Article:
Hygiene & Health – Simple steps to making bathing easy!
Everyone knows the importance of personal hygiene. Dealing with this daily can be daunting when you have limited mobility.
If you rely on some type of attendant care or family member, it may not be reasonable to think you can get help on a daily basis as it may be straining to the relationship. Depending on your attendant care services agreement, it may be too costly or just simply not offered, to have someone available for you everyday.
Conventional society has engrained in us that personal hygiene is important, and it is common to expect that people shower everyday. However, many people living with a disability have lost the function to sweat and are sometimes not active everyday so you may not be “dirty” and don’t need to shower as frequently.
Although avoiding emitting odors in public is important for obvious reasons, the bigger factor is how uncleanliness affects your overall health.
Many people with a disability are faced with dealing with bowel and bladder issues and incontinence. Although it is important to manage any odor issues caused by incontinence, it is even more important to properly cleanse yourself to avoid rashes or skin breakdown. Cleaning yourself after an issue of incontinence is crucial in avoiding any skin issues.
The most common method for showering (or bathing) is to use a regular tub with a shower or some type of modified shower. Of course, daily use of a tub or shower can also depend on your level of independence and whether you need to rely on a caregiver or family member.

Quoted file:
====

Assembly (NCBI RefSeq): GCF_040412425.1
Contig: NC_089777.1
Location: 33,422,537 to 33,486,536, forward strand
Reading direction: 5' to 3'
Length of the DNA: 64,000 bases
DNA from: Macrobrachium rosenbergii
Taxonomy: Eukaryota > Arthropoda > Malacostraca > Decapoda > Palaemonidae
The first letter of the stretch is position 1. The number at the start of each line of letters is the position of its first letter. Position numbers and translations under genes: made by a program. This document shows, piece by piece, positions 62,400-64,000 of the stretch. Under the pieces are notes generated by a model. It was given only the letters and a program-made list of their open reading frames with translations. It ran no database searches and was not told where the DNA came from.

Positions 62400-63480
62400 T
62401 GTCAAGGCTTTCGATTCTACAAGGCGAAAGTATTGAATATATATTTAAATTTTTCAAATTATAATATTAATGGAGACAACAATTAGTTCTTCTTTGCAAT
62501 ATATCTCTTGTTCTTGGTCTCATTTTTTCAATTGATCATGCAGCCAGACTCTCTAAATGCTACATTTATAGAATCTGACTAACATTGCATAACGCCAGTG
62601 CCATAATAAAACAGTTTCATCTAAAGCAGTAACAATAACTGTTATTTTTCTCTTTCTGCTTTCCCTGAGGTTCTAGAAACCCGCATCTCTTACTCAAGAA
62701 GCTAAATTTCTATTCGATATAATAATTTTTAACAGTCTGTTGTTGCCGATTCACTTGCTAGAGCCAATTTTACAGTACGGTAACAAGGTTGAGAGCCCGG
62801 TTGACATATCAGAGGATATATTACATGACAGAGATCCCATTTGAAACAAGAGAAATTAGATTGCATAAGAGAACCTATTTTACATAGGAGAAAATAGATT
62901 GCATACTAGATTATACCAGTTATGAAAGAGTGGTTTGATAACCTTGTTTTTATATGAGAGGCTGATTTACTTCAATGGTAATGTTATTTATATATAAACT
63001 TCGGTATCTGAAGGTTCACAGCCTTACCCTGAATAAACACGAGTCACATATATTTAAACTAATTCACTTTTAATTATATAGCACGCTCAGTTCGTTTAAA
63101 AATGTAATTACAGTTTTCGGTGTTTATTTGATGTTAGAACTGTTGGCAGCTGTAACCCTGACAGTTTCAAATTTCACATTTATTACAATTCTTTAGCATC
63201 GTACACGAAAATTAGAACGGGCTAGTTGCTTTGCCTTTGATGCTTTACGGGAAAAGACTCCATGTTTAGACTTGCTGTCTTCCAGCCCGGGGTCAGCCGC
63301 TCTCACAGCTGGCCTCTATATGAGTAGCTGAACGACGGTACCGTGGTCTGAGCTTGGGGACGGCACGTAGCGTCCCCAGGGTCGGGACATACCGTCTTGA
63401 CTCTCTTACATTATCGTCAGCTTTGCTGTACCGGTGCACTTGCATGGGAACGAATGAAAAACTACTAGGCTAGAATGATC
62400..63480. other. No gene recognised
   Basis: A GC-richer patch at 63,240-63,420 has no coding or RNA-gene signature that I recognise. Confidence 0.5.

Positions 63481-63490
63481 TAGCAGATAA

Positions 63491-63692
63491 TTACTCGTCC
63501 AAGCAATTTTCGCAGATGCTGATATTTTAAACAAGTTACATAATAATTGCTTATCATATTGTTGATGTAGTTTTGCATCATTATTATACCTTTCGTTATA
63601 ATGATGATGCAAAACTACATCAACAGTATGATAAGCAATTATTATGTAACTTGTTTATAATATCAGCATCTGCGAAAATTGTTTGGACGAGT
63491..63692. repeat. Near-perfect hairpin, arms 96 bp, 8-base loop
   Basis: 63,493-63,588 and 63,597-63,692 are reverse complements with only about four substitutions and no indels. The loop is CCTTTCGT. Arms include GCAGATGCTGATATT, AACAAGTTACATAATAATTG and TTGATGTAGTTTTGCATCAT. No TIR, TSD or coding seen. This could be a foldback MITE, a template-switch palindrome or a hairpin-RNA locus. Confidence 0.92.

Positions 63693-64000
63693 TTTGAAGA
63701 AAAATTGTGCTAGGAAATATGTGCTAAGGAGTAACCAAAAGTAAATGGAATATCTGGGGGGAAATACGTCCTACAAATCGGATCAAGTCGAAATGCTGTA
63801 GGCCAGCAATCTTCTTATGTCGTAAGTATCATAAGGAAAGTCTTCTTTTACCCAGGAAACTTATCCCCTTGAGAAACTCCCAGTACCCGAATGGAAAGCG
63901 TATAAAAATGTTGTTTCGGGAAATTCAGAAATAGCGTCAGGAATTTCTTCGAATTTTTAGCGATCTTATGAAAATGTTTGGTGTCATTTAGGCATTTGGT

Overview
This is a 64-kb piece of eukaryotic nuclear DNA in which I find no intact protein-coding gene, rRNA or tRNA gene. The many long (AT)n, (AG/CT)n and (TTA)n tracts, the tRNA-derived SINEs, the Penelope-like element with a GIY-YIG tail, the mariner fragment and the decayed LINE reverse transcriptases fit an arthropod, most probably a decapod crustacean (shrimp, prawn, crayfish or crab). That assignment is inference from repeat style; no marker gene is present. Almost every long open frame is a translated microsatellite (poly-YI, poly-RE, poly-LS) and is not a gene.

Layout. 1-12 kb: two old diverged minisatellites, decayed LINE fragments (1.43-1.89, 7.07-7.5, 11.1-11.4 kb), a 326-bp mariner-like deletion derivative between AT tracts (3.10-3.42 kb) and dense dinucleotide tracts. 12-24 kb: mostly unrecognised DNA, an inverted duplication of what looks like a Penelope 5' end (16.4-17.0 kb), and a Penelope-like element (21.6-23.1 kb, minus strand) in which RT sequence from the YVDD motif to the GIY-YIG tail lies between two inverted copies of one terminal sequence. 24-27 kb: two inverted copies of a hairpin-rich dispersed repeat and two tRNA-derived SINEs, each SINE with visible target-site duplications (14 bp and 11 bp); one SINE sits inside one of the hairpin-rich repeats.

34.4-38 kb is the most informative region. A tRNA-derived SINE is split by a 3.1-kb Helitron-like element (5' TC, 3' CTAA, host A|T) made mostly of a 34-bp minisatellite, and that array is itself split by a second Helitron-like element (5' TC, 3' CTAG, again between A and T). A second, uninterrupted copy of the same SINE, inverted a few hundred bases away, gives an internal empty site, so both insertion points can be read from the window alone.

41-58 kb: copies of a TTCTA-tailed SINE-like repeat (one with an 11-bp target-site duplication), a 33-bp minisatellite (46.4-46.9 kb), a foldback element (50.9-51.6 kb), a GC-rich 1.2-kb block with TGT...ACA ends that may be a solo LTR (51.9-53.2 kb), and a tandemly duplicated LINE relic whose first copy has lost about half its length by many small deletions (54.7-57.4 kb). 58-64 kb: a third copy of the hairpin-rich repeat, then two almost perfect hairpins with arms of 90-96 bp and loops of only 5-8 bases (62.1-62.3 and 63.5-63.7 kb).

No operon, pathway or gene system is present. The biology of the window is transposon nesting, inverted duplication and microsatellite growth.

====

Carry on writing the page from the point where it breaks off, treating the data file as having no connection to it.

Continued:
Using transfer devices or wheel in shower equipment is common. If you have enough strength and function, transferring independently into the bottom of a tub is common. It is also common to use a bath board or bench or a shower/commode. Those who prefer a bath commonly use a tub lift that you transfer onto to be lowered and raised in the tub.
There also alternatives to satisfactorily clean yourself without needing to use a tub or shower. Today there are many cleansing products designed for situations where accessing a tub or shower on a regular basis is not practical.
Whether it is because of lack of attended care or personal preference there are times when you are not going to shower. A good example is if you travel or camp and you just want to “freshen up”, but do not have access to a proper bathroom. If you are sick in bed and not able to get up for a period time. There are wipes and washcloths special designed to cleanse, sooth, and moisturize a person with no water needed. You can also get special waterless cleansing foams for your hair and body. Finally, there also many odor eliminating products specially designed to eliminate odors from incontinence.
Showering or bathing is a personal preference. It is important to know there are easy alternatives to help you to stay clean and healthy.